Knowing your target persona is one of the most fundamental tasks for a company's go-to-market strategies. You need to know your audience and what they care about to effectively market and sell.
And let’s face it. At some point in our career, whether at a startup or an enterprise looking to grow, we need to either identify the target persona from scratch or go after a new one.
So, we turned to Brett Li, Head of Marketing at Tonkean, for his insights. Initially, Tonkean was going after Legal Operations teams; however, they realized to be truly successful within enterprises, they couldn't just sell to Ops. They needed to win over an entirely different persona.
What tips does Brett have for companies in their first 100 days of trying to understand the new persona?
The human factor
At a high level, the entire process is: Interview users, get feedback, build a customer persona, get sales to buy-in, build a solid sales process, and then enable the sales team.
“Number one is customer research.” Never assume anything.
But as software companies, we tend to focus on the technology, product, and processes and end up overlooking the most important factor. People. According to Brett, the ultimate goal of technology is to help people get more done, feel more fulfillment, and gain greater satisfaction from their work. If companies want to move the needle with their audience, they have to focus more on the “who”, what they truly care about, and what keeps them up at night.
It starts with empathy early on in the process.
As he dug deeper in understanding the differences between various business operations teams, such as sales ops, marketing ops, and legal ops, he learned that “everyone wants to impact the organization, drive efficiency and be a strategic person. That’s a common kind of emotional factor, coupled with frustration that they didn't have the resources or the empowerment or the time to really achieve what they wanted to achieve.”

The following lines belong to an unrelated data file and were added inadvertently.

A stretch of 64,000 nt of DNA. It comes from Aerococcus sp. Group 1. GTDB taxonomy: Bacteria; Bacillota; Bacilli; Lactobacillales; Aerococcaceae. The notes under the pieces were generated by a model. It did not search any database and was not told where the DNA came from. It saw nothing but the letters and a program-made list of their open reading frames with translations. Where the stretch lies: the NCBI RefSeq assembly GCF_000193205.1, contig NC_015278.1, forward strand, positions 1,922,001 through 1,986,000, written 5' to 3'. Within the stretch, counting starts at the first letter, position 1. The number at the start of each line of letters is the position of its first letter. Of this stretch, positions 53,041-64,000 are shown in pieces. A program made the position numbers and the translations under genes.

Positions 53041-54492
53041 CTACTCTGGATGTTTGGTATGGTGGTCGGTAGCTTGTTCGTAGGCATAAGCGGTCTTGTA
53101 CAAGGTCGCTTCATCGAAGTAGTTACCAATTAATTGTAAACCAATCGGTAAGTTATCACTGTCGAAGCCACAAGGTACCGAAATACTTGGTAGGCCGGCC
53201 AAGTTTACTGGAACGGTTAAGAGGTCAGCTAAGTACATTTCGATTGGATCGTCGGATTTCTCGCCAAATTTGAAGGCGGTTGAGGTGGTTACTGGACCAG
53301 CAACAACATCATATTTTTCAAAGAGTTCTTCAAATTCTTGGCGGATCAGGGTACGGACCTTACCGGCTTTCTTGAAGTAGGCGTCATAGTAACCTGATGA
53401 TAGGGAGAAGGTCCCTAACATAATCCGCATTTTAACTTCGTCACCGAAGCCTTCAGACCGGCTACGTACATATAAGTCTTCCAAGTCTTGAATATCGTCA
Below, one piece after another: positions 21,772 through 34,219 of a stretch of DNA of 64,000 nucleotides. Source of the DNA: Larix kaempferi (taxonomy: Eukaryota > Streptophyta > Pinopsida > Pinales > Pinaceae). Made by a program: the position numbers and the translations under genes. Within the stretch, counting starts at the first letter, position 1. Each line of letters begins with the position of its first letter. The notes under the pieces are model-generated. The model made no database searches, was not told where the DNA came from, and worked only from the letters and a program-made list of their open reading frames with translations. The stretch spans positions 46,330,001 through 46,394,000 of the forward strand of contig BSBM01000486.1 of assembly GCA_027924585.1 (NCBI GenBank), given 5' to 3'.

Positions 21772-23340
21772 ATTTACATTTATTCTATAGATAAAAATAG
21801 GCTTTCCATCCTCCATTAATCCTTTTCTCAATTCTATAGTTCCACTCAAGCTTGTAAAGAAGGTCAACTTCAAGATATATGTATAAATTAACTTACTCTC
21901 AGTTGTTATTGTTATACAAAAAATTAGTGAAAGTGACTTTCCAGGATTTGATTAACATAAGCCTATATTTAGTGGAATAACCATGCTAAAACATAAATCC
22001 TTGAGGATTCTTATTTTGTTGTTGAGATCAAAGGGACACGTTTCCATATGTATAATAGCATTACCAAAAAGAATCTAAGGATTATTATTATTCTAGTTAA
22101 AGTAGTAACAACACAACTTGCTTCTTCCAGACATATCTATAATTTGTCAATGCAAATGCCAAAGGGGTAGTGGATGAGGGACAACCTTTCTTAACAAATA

“Workers tend to get in their own worlds, with their own systems, processes, and data. But when you connect to people, you realize you have a lot in common and everyone faces similar challenges no matter where you sit in the organization.”
Enable your sales team
During the First 100 days – “actually quite a long time in the start-up world,” laughs Brett – “try to get the entire company enabled early on. CEOs are usually five steps ahead of the rest of the executive staff, which then is five steps ahead of the rest of the team. Make sure the team is up to speed on the things you're learning in the market. Make sure the sales team is up to speed.”
The biggest part of the buy-in needs to come from, sales.
He goes on to suggest, “You need to have presentation and delivery training, the more prescriptive the better. Literally, you walk through the sales deck, recorded, such that people have a talk track and can repeat what you said, early on. And then you need to sign off. [But] It’s also important to find that balance between not being too much, but also not having too little sales enablement.”
Brett says the secret sauce to uniting members across the company - from marketing to sales to product, is to communicate, communicate, communicate. “There’s no such thing as too much,” he adds. Some people may be strategic thinkers, while others are process-oriented, but whatever they bring to the table, there is always more commonality than you think.”
Brett recommends certain technologies to help bridge the gap, solidify emotional connections, while keeping the team up to speed. “We’ve found there are certain technologies that can help. Slack is really good. We have channels down to the granular level, per customer or opportunity. We collaborate on each opportunity and there’s a mixture of sales plus marketing plus development, with product listening in and collaborating. It makes feedback a lot faster.”
“Otter is the other piece of technology that we found really successful,” says Brett. “My product team lives on Otter,” he confesses. “Being able to record all our calls. It allows the entire organization to access the calls. They can glance at the transcripts and can listen to the recordings. They can easily put themselves in the shoes of the marketing team or the customer, hearing first-hand, or at least second-hand, the conversations.”
There’s no magic bullet when you’re starting off. “My advice is don’t try to make it perfect,” says Brett. "Trying something is better than overthinking things."
Just go try it. You’ll be surprised at what you find.
For more great information and the full interview with Brett Li and Trinity Nguyen, tune in to this episode on The First 100 Days.